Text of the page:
What’s more valuable? Your time or your money? 

Here’s my way of looking at it: Value your time and the money will come! 

Nothing is worse than working a 10-hour day with nothing to show for it. Protect your time. Be fierce in your boundaries.

Put systems in place to protect your time. If people don’t follow those systems they do not get your time… it’s that simple.

Here are 5 systems I’ve put in place to protect my time on a DAILY basis:

  1. Utilize software for scheduling.

    I use Calendly, but there is a variety of software available for scheduling. When a client emails me that they need to talk, I simply pass on my Calendly link. This eliminates the back and forth emailing when trying to find a mutual time that works. It allows you to set aside time to sort out client issues efficiently and with ease.

  2. Honor your own boundaries

    My work hours are 9am to 5pm on weekdays. During that time, I place a low priority on responding to personal messages. My friends know that if they text me during my workday, I will probably not respond until later.

    This works both ways. It’s inevitable that my clients will email me outside of work hours. I stay true to my boundaries. My clients understand my hours and response times. If you set, apply and honor your boundaries consistently, your clients will do the same for you.

  3. Managing inboxes

    My email inbox is one of my biggest pain points. A growing number of unread messages will draw me in like a decadent peach cobbler hot out of the oven. To combat this distraction, I’ve created different folders for which to prioritize my email responses. For instance, I have a folder named “emails to answer this week” and “emails to answer next day”. This allows me to push through and overcome the incessant need to respond immediately.

  4. The use of business lines

    I have a business phone number different from my personal phone number.  This is extremely helpful. For my clients who prefer to call rather than email, they know they can reach me at my business number. I encourage leaving voicemails and assume no action is needed on my end if there is no message left.

    My clients know that emails are my preferred way of communication.  Do your clients know your preferred way to receive communication?  If not, make sure to include this language in your onboarding process.  Set the stage early so that you are on the right track for a low-stress working relationship.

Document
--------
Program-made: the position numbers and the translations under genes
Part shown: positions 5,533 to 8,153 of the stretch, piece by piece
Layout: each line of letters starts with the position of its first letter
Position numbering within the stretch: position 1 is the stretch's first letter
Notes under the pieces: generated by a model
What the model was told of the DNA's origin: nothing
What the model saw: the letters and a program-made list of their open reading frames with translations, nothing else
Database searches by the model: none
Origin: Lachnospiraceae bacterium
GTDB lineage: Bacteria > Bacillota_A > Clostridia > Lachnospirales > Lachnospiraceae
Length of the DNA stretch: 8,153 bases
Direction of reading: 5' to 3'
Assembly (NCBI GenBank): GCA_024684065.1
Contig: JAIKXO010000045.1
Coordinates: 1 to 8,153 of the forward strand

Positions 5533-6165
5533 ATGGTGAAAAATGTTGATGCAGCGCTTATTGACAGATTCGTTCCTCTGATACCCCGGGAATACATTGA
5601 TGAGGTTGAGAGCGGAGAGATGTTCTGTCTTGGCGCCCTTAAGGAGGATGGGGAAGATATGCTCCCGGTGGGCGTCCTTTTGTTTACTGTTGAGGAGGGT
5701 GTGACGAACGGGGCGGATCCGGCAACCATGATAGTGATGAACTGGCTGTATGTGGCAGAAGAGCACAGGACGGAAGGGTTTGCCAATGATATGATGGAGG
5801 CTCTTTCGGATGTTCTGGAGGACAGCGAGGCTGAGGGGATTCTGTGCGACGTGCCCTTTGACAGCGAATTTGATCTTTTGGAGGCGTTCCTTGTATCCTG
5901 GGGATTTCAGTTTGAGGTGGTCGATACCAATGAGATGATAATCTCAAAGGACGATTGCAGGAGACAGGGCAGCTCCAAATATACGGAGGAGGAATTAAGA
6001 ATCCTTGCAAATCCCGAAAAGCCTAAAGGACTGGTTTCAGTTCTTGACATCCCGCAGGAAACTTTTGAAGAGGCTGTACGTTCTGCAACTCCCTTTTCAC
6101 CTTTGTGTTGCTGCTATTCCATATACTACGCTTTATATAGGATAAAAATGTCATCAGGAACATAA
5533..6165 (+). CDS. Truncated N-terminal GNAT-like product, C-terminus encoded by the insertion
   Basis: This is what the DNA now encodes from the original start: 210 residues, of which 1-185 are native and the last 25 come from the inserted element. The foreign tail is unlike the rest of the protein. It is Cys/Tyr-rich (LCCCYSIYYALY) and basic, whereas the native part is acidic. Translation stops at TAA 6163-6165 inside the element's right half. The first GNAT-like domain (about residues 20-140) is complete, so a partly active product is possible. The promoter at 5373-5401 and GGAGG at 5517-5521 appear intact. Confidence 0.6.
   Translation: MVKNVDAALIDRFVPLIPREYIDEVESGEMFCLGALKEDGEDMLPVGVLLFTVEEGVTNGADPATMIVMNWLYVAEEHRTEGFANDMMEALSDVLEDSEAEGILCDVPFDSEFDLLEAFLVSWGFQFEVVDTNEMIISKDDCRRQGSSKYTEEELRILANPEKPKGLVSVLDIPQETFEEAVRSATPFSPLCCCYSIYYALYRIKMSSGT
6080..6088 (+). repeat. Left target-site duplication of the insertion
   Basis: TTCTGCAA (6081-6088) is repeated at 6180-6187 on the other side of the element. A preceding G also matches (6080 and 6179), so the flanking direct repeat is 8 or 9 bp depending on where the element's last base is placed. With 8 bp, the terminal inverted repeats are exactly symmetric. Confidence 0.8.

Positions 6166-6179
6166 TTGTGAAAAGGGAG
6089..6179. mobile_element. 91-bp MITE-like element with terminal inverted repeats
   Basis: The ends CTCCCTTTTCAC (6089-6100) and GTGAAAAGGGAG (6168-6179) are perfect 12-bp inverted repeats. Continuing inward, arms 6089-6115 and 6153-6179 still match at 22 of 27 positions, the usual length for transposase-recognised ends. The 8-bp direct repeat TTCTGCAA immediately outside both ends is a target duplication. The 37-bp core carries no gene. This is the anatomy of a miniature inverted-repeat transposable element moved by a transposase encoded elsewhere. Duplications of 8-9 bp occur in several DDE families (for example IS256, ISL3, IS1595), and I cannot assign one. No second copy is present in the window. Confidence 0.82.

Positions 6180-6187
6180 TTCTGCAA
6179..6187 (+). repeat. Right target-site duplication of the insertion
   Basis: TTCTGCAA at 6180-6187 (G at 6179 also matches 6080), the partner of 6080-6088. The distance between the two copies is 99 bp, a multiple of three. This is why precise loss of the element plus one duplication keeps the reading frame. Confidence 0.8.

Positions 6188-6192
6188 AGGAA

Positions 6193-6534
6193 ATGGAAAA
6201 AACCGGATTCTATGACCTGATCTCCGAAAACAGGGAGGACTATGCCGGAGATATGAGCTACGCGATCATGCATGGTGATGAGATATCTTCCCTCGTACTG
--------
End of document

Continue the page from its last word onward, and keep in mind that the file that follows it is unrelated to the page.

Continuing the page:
5. Responding to tardy clients

    In the world of zoom calls and virtual meetings, the chance of being late has greatly increased. Isn’t it crazy how that works:  the shorter the time to arrive at a destination, the higher the chances of being late. That’s the story of my life but I digress. 

    I have a rule: if a client does not show up for a meeting within 10 minutes of the scheduled start time, I move on with my day. The next steps to re-engage are on the client, not me. If they want to reschedule and connect, they can, but I will not wait for a late client more than 10 minutes… which is pretty generous considering it’s virtual. I value the time of others and expect to get that same respect. 

So, what does protecting your time look like in real life?

Here’s a story to help you better understand… 

Recently I had a client who needed help cleaning up her bookkeeping for some legal battles she was dealing with. This client had become a trusted friend. I wanted to help. 

Initially, I helped her. I did the tasks and cleaned it up per her instruction. She quickly responded with additional requests and rejections. There was significant back and forth between us that lasted for months to the point where we had gone completely over budget and I was now working at a loss. We were wayyy over the time allotted per the cost of the service. It finally got to a point where I felt like no matter what work I delivered to her… she wouldn’t be satisfied.

It was DIFFICULT to find a way to terminate the business relationship. This woman had become a friend over the years of being a client. I did not want to let her down, but ultimately I had to stop wasting time, energy, and money.

Sending that “this will be the end of our engagement” email was so hard. I even had my EA help me write it! And it took the whole day to finally press send.

After sending that email I never heard back from this client. It solidified my belief that she was taking advantage of my time and kindness. I knew then that I did the right thing and should have ended the relationship sooner.

The point here is, DON’T DO EXTRA WORK beyond the scope of the engagement. Stay true to your time and offer commitments per the contract your client signed!

YOUR TIME IS VALUABLE AND COMES WITH A PRICE TAG.
Your best clients will understand that and work within your boundaries. This is the win-win relationship you should strive for EVERY TIME with EVERY CLIENT.  If simply just thinking about the client brings you anxiety, then you might wanna rethink the relationship. 

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